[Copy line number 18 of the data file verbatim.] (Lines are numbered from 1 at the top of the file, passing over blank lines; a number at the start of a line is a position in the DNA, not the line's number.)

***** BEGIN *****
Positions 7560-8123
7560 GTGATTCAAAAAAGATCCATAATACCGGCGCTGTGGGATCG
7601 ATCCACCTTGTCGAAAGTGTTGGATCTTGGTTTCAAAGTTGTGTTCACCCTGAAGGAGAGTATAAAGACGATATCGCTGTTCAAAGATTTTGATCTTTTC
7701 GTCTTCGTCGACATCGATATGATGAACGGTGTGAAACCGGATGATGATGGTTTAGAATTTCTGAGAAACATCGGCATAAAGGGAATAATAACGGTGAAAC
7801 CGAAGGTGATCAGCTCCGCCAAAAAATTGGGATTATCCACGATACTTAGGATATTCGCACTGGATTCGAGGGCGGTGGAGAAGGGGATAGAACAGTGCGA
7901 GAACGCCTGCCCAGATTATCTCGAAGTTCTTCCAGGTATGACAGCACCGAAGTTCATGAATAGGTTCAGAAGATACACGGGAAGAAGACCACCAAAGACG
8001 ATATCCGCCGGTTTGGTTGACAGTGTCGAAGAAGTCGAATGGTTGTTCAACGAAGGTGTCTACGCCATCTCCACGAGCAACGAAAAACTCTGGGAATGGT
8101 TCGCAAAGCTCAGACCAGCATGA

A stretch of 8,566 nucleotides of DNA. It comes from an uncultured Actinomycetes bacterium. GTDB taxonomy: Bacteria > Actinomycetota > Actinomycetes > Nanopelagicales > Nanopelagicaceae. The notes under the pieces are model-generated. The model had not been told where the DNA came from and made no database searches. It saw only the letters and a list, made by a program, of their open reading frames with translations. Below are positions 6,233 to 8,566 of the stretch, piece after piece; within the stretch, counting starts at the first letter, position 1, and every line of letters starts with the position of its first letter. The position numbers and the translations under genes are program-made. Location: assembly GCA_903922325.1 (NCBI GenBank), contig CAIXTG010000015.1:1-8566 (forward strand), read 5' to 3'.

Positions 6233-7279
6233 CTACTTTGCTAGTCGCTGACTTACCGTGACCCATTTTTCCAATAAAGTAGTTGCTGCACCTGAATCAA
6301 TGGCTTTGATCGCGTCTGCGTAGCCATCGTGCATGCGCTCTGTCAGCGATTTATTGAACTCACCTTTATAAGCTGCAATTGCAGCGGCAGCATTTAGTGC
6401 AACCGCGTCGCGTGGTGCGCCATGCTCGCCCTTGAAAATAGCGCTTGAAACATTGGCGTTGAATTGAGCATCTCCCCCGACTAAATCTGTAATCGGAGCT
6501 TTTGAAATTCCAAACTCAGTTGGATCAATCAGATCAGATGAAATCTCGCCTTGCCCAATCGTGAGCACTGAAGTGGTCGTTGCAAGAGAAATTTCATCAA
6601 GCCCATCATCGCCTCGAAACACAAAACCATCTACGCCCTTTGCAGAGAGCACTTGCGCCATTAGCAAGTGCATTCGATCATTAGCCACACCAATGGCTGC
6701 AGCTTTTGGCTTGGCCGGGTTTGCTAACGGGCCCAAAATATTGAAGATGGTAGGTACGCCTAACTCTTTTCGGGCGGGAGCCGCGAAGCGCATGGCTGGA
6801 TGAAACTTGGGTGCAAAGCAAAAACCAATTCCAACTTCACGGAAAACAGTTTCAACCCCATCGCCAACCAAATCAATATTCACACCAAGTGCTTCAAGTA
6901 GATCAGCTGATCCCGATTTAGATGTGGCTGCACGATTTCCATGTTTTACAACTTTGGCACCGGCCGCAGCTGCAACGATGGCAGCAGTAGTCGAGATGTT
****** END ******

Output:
6901 GATCAGCTGATCCCGATTTAGATGTGGCTGCACGATTTCCATGTTTTACAACTTTGGCACCGGCCGCAGCTGCAACGATGGCAGCAGTAGTCGAGATGTT